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Haldimand—Norfolk Ontario


Diane Finley ConservativeMinister of Human Resources and Skills Development

Mr. Speaker, Bill C-31 would put an end to the outrageous practice of paying mass murderers like Clifford Olson old age security. Our government is ensuring that law-abiding taxpayers do not pay criminals twice. Thankfully, all parties in the House supported passage of this bill through the House and over to the Senate, where I am pleased to report it has begun second reading.

I urge the Liberal leader to encourage all of his senators to pass this bill through the Senate just as quickly as possible.

Pension EntitlementsOral Questions

November 30th, 2010 / 3:25 p.m.
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Ed Fast Conservative Abbotsford, BC

Mr. Speaker, today, Clifford Olson has another parole hearing. It is a reminder that this mass murderer has been receiving taxpayer-funded old age security benefits despite the fact that taxpayers already pay for his stay in prison. Our Conservative government is putting an end to this wrong and unfair practice.

Bill C-31 would eliminate old age pension entitlements for prisoners serving life in prison.

Would the Minister of Human Resources and Skills Development please update the House on the status of this important bill?

Gender Equity in Indian Registration ActGovernment Orders

November 22nd, 2010 / 3:35 p.m.
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Saint Boniface Manitoba


Shelly Glover ConservativeParliamentary Secretary to the Minister of Indian Affairs and Northern Development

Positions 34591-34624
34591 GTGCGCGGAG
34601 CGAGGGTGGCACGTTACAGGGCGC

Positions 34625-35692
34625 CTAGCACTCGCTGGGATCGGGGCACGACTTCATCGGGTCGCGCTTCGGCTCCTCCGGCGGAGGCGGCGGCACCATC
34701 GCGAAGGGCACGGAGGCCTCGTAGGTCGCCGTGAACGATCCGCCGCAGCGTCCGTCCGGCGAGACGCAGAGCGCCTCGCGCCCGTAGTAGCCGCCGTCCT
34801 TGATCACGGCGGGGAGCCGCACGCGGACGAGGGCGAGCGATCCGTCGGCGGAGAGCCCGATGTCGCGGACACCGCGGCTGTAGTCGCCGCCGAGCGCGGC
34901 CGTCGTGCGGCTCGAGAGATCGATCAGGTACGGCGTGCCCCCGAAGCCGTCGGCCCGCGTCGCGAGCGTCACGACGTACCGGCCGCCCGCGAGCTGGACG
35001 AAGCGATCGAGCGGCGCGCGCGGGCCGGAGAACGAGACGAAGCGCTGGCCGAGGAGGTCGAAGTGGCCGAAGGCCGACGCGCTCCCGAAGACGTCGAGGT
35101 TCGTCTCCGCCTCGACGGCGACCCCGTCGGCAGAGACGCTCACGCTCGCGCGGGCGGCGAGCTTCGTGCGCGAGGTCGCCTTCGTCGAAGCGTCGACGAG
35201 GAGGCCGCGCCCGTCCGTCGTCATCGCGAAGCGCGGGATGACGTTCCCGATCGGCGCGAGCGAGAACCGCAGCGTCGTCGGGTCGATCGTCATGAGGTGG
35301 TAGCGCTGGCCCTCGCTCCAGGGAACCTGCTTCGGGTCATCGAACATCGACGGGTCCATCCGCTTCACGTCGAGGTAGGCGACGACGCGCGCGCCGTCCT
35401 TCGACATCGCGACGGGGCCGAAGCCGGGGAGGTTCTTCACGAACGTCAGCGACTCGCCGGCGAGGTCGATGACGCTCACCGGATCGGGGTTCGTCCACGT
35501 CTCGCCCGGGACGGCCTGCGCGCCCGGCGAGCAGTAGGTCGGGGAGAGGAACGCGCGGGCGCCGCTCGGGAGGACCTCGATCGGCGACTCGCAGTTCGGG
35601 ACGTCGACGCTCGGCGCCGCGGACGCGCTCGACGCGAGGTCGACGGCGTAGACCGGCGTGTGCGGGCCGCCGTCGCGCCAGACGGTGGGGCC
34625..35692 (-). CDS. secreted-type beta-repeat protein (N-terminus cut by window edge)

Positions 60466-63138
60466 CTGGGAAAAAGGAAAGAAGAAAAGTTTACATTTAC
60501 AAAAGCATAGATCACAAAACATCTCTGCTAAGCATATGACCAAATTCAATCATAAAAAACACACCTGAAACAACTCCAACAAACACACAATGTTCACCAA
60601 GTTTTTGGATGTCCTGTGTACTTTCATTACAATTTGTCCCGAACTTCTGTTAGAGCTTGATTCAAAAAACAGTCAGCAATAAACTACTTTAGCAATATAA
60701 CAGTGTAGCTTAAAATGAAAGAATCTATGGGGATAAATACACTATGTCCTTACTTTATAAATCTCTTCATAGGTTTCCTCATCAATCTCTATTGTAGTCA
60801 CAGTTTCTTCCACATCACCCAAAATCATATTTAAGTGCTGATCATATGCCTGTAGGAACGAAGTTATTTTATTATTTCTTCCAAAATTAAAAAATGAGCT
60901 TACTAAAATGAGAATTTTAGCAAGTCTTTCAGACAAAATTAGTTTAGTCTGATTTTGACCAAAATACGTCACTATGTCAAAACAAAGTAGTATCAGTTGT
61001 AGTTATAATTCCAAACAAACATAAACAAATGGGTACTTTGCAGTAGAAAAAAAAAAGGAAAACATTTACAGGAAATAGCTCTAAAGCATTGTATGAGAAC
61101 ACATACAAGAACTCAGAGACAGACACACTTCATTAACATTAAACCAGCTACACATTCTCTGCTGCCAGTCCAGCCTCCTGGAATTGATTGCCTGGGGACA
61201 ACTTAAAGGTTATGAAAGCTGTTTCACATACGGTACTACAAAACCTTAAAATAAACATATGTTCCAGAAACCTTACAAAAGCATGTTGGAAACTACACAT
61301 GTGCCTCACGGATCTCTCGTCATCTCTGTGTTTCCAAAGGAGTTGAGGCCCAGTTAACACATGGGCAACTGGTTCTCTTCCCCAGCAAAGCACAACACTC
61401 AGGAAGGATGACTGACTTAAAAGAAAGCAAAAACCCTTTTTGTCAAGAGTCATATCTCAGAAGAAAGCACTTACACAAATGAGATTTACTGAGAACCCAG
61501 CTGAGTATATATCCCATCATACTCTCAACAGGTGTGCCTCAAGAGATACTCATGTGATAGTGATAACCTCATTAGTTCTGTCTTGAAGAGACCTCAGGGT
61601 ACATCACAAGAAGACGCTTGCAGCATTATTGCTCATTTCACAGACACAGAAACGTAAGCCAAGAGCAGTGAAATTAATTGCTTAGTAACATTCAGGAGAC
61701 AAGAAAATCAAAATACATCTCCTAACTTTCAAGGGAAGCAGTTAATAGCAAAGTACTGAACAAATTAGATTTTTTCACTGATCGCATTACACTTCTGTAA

Mr. Speaker, I want to take a moment to express my support for Bill C-3, which we call the gender equity in Indian registration act. The legislation now before us represents an effective response to a ruling of the Court of Appeal for British Columbia. The court ruled that certain registration sections of the Indian Act are discriminatory under the Canadian Charter of Rights and Freedoms.

Rather than declare these provisions of the Indian Act to be immediately null and void, the court temporarily suspended the effect of its decision to allow Parliament to amend them. Should Parliament fail to amend these sections of the Indian Act before the suspension expires, which is now set to happen in January 2011, the court's ruling would take full effect. This would mean individuals residing in British Columbia or affiliated with B.C. bands could not be registered. As parliamentarians, we can play a central role in preventing this from occurring.

As I said, rather than declare these provisions of the Indian Act to be immediately null and void, the court temporarily suspended the effect of its decision to allow for Parliament to amend them. Should Parliament fail to amend these sections of the Indian Act before the suspension expires, which is now set to happen in January 2011, the court's ruling would take full effect. This would mean that individuals residing in British Columbia or affiliated with B.C. bands could not be registered. As parliamentarians, we can play a central role in preventing this from occurring.